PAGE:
Monday, May 20, 2019

Abstract

Excerpted From: Adam Crepelle, The United States First Climate Relocation: Recognition, Relocation, and Indigenous Rights at the Isle De Jean Charles , 6 Belmont Law Review 1 (2018) (291 Footnotes) (Full Document)


In 2009, the Office of the United Nations High Commissioner for Refugee's predicted that up to 200 million people would be forced to relocate due to climatic events by 2050. More recent estimates put the number of climate displaced persons at over a billion by the middle of the century. Even this number may be low as over 20 million people have been displaced by climatic events each year since 2008. The United States will not be spared from this issue either as approximately 40% of the United States population resides in coastal areas. Sea-level rise is expected to inundate between 272 and 427 United States communities by the year 2060. Despite the presence and magnitude of climate displacement, there are no international laws governing people who are forced to relocate due to climatic events. The United States does not have a plan to address climate relocation either.

However, the United States awarded a $48 million grant to relocate the indigenous inhabitants of the Isle de Jean Charles in 2016. The Isle de Jean Charles is an extreme example of the ravages of coastal erosion and rising sea levels. The Isle de Jean Charles had a land mass of over 22,000 acres in 1955, but today it is a mere 320 acre strip. The Island once had a population of 750 people, but erosion and climatic events have driven all but roughly 100 away. The remaining residents of the Island have been named “the United States first climate refugees.” Although the relocation of the Isle de Jean Charles community is supposed to serve as “a model for future climate change resettlements across the country,” the relocation has gotten off to a rocky start.

While this article focuses almost exclusively on the Isle de Jean Charles relocation, it hopes to be useful to other climate induced relocations. Section I begins with a discussion of the two major factors contributing to the disappearance of Louisiana's coast, the blocking of the Mississippi River and the oil industry.

In Section II, the article provides an overview of federal recognition, a short history of Louisiana's coastal tribes, and how being denied federal recognition has impacted them.

Section III compares federal Indian law with the rights of indigenous peoples under international law, along with a discussion of the numerous international indigenous human rights violations Louisiana's coastal tribes have suffered.

Then in Section IV, the article discusses the initial confusion surrounding the relocation grant.

Section V then provides a summary of Phase I of the relocation project.

Finally, Section VI explores unanswered questions relating to the grant.

[. . .]

Sadly, the Isle de Jean Charles will ultimately be lost to the sea because the United States and the oil industry have failed to respect the rights of the Island's indigenous inhabitants. Disregard for the rights of indigenous peoples has been a common theme around the globe, particularly in the extractive industry. Hopefully, the international community's recent interest in indigenous rights, as reflected in the UNDRIP, will prevent tragedies like the one affecting indigenous inhabitants of the Isle de Jean Charles from happening again.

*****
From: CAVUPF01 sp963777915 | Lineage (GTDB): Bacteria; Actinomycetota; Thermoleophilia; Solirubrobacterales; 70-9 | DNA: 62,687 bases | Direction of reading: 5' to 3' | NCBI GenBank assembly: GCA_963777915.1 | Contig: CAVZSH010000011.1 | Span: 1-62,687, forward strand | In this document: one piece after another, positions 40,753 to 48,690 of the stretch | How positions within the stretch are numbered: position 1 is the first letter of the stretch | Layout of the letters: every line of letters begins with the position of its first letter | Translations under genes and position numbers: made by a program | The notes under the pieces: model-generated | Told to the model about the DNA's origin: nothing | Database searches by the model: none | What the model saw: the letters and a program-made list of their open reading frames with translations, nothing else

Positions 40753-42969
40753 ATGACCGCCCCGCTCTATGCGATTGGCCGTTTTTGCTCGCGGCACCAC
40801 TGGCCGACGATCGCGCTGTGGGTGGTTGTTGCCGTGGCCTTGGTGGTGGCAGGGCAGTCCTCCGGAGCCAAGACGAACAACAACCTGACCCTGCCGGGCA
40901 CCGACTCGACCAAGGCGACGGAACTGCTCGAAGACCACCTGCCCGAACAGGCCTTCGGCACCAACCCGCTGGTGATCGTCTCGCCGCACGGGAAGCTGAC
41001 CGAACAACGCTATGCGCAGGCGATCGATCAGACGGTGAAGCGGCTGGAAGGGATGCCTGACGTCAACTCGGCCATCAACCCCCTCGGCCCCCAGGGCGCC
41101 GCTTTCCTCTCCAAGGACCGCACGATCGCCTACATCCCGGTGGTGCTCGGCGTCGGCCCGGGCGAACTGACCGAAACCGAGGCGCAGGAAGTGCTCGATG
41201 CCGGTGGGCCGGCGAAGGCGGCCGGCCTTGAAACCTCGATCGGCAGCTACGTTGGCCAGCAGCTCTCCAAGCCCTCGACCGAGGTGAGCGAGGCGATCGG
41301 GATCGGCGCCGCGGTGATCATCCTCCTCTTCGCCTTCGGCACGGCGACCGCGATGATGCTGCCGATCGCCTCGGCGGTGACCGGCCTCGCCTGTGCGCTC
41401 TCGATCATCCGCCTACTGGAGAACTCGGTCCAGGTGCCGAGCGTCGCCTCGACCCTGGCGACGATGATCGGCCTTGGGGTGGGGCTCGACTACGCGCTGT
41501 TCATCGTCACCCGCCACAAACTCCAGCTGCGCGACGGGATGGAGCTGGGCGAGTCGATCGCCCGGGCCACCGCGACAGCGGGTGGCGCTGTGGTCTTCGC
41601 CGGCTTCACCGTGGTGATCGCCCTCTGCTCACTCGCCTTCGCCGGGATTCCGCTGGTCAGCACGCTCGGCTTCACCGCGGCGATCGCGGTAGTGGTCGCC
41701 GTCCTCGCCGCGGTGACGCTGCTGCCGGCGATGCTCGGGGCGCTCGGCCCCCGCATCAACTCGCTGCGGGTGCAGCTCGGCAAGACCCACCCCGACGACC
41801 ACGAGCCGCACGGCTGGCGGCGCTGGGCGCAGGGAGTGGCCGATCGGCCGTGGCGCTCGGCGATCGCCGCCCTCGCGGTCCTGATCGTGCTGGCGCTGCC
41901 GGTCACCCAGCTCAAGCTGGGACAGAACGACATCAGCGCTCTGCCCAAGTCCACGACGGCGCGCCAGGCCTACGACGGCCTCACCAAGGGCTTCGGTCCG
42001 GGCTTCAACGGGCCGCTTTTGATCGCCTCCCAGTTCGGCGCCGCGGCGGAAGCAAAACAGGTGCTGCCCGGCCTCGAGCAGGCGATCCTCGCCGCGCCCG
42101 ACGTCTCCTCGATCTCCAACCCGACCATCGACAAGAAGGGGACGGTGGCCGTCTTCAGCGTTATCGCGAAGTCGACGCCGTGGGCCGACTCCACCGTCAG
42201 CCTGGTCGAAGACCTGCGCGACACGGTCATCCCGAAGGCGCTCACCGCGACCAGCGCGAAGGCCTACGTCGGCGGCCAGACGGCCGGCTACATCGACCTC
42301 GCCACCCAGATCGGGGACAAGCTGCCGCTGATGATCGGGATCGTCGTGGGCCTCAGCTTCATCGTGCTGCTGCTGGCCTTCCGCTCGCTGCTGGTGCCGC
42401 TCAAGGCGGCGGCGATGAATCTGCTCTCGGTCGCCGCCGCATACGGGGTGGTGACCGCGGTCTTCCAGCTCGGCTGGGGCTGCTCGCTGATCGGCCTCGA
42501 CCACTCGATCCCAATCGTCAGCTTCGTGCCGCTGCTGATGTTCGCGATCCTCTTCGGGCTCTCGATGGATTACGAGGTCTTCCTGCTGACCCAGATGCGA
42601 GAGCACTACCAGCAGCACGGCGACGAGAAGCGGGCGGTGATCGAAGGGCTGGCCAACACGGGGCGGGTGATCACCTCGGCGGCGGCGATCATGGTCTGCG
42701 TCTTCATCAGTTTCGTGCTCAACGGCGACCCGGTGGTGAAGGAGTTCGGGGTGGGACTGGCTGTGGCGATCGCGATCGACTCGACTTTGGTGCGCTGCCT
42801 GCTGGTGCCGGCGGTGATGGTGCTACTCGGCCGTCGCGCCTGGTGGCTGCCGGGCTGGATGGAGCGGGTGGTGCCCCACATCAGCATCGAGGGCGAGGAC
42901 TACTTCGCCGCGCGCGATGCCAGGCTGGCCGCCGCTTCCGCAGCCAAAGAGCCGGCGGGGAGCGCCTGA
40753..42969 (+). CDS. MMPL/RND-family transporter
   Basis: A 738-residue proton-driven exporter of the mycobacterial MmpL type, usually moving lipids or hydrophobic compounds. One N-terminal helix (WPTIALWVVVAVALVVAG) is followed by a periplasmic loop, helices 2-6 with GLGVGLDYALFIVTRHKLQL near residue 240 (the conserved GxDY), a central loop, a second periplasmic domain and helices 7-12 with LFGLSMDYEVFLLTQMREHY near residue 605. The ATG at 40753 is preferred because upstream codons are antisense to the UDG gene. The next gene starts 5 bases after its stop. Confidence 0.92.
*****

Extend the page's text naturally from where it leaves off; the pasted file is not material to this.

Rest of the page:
As the Isle de Jean Charles relocation moves forwards, the process must be illuminated by the principles from the UNDRIP. This will help ensure that the rights of the Islanders are not trampled as the relocation process progresses. The state and federal officials involved in the relocation must seek the Islanders free, prior and informed consent throughout the process. Louisiana has begun to take steps to include the Islanders in the relocation's planning and must continue to do so. Furthermore, the Islanders' should have firmly secured rights to the land at the relocation site, and they should maintain their right to access land on the Isle de Jean Charles.

Perhaps most importantly, the United States must extend federal recognition to the Islanders. This is the only way the United States can comport with the UNDRIP's principle of indigenous self-determination. Although self-determination is the United States official policy towards Indian tribes, the Islanders cannot meaningfully exercise this right because they lack federal recognition. The denial of their federal recognition is absurd because the federal government concedes the tribes' citizens are Indians, acknowledges that they were discriminated against because of their Indian blood, and admits it has a treaty with the UHN. Quite simply, the broken federal recognition process has resulted in the Islanders being denied their rights as indigenous peoples.

The splintering of the UHN, resulting in the formation of the BCC, makes achieving federal recognition trickier. The division makes it more difficult for the UHN to demonstrate political unity, and the recent birth of the BCC combined with the BCC's lengthy identification as “Houma” spell trouble for the BCC in the administrative recognition process. Nevertheless, Congress can intervene and extend recognition to the Islanders. The unique situation facing the Islanders combined with the strong evidence that the BIA erred in denying the UHN federal recognition suggest legislation is the best option to resolve the Islanders recognition struggle. Injustices will continue to besiege the Islanders until they receive federal recognition.


 

Visiting Assistant Professor at Southern University Law Center.

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